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When 2,800 Iowa National Guard and Army Reserve troops were called up for overseas duty last fall — the most since World War II — the American Legion of Iowa put out a call for volunteers to help some of the hundreds of young families left behind.
With Operation Troop Support, “we were looking for people who might shovel a sidewalk, relight a pilot light or do other small chores around the house for the families of those troops,” said Kathy Nees, the Legion’s state program director.
HBA council member Gail Harrison, a project analyst for Wells Fargo and the mother of two sons serving in Afghanistan, knew that her colleagues in the building industry would be able and more than willing to help.
She also knew that, all too often, families whose fathers or mothers are deployed are victimized by unscrupulous contractors who overcharge for simple home repairs, or who get away with shoddy work because they are overtaxed by the extra stress that a deployment brings or simply don’t know enough about what needs to be done.
So, with the organizational skills of the PWB, the technical skills of the HBA’s Remodelers Council and fundraising and materials support from the rest of the membership, the HBA of Greater Des Moines partnered with the American Legion to secure quality work from reputable contractors.
The Legion staff, serving as the point of contact for requests for help, screened the requests to make sure that families with the most critical needs and the least financial resources would be helped first. Legion staff then contacted the PWB to help them find the contractors needed.
“The soldiers feel a little more comfortable going through the American Legion,” Harrison said. “We tried to make it as easy as possible that way.”
The Remodelers Council volunteers stepped up by offering to do the work at cost — although, Nees said, “most of the time, they ended up not charging anything, or charging very little.”
Then to help reduce costs even more, HBA members decided to pool the revenue from their regularly scheduled garage sale of extra building materials, as well as from snacks and beverages sold at the sale, to buy materials for the work done on behalf of the families.
While some of the tasks undertaken by the HBA volunteers were as simple as giving a second opinion on an estimate for a repair, which ended up saving one family more than $1,000, some tasks were more complex.
Before Christmas, for instance, the wife of a deployed serviceman e-mailed Nees for help. Her basement had flooded, ruining the flooring and carpeting in the basement bedrooms, and her insurance company denied coverage. A Federal Emergency Management Agency contact told her the agency couldn’t help, either.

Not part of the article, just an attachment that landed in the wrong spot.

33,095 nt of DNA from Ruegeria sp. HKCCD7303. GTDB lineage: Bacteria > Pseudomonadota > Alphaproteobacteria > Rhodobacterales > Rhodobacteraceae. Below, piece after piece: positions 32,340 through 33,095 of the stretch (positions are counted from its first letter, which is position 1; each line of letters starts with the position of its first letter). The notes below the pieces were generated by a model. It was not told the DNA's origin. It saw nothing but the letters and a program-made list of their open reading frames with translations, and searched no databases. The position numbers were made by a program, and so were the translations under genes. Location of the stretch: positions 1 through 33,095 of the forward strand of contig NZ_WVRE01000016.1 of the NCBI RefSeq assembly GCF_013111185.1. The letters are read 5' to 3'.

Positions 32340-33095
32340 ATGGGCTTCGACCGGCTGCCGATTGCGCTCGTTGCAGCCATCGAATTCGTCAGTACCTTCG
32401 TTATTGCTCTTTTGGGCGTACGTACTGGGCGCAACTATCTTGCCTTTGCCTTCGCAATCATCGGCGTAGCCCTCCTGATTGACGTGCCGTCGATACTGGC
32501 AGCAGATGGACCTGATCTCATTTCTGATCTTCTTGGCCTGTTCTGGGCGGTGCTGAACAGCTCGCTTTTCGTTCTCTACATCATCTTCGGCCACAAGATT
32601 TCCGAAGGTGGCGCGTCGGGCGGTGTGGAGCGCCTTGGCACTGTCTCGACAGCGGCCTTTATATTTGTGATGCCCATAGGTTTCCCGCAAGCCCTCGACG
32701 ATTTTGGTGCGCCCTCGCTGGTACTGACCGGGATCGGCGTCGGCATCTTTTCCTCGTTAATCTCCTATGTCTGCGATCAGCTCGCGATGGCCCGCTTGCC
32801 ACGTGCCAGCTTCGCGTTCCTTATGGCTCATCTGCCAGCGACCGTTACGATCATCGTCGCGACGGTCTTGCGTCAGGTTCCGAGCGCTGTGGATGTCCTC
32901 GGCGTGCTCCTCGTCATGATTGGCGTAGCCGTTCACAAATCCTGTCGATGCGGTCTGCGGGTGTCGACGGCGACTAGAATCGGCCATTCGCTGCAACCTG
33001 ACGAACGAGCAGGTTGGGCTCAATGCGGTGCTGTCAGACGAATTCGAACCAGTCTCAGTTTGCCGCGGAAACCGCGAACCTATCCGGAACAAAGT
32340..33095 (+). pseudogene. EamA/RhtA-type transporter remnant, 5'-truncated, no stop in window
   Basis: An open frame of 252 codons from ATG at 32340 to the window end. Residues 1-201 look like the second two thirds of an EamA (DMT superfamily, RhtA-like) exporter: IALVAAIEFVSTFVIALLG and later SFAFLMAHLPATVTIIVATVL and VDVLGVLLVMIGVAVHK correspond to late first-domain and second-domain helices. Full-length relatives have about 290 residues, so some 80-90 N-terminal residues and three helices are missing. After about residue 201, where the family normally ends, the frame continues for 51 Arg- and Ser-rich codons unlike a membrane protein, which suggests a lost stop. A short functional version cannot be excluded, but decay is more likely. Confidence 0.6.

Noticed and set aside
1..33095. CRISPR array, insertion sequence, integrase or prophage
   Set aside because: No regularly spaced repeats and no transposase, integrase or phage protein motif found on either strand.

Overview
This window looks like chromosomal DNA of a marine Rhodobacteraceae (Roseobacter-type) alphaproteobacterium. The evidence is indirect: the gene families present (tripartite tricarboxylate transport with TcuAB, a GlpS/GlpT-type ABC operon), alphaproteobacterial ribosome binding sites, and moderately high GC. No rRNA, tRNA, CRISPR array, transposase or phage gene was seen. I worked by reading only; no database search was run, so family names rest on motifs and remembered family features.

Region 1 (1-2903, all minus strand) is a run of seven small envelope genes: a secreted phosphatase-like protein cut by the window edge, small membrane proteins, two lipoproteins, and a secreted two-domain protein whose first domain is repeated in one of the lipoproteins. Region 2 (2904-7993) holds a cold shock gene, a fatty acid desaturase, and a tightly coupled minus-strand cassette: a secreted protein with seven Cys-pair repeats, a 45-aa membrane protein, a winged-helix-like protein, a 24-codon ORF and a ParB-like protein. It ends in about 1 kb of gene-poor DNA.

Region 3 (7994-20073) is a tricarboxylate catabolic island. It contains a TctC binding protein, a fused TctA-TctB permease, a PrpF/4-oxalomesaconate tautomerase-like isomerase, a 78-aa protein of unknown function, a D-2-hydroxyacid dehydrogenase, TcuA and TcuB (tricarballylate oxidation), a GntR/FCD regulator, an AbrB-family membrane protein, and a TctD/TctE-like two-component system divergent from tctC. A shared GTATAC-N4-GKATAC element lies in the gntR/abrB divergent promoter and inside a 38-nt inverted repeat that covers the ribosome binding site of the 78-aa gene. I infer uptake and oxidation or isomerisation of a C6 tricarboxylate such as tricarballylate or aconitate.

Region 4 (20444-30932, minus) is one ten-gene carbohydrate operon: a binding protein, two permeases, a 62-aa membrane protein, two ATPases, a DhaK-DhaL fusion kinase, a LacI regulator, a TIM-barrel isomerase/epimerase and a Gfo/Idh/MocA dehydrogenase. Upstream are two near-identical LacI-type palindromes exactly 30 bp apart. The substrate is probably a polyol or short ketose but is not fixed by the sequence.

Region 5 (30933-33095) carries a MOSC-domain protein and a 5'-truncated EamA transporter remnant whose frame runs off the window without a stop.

So she turned to Nees.
“I have been trying very hard to save money to get our basement put back together. I have even started a second job to get additional money saved up,” the wife said in her e-mail. “Any little bit would help me right now.”
“Our living area is down there, and I want to get carpet back down so it isn't so cold down there and we can get our Christmas tree put up on carpet instead on a concrete floor,” she wrote.
The HBA’s executive officer, Creighton Cox, contacted Habitat for Humanity ReStore for assistance and then took the woman to the store to select the vinyl flooring and other materials for the project.
“I’ve got a buddy in Afghanistan with a wife and six-month-old here at home, and this situation just tugs at me a lot,” Cox said in an e-mail to Lance Henning, the store’s manager.
The Habitat ReStore donated the drywall for the project and offered other materials at a discounted rate. A local carpet company gave the family a significant discount on replacement carpet and a painter donated his services as well.
Remodeler John Kittrell, of Kittrell Homes, spearheaded the construction, making it possible for the family to once again use the basement rooms.
Kittrell said that while he had never served in the military, his father and grandfather had, “and that this was his way of giving back,” she said.
That same spirit has moved the other PWB and Remodelers Council and other HBA members to offer assistance to other families in need, including helping make the home of a disabled veteran handicapped-accessible.
The HBA has also decided to help beyond the home front by giving supplies to the soldiers in the field.
When their son, who is deployed, requested tools that his fellow soldiers needed to complete and improve their living conditions in his remote barracks, Greg and Cheryl Arganbright, of Woodharbor Doors & Cabinets, organized a drive among HBA members to send him the tools.
“He knew the HBA could get what they needed faster than the National Guard,” Harrison said. “The tools and any supplies not used will then be donated to the Afghan nationals to use for their own home repairs — so it’s truly the completion of a very large circle of support.”
“It’s Iowa, we’re kind of a tight-knit place,” Harrison explained. “It’s good to know that people are still willing to take care of friends and neighbors.”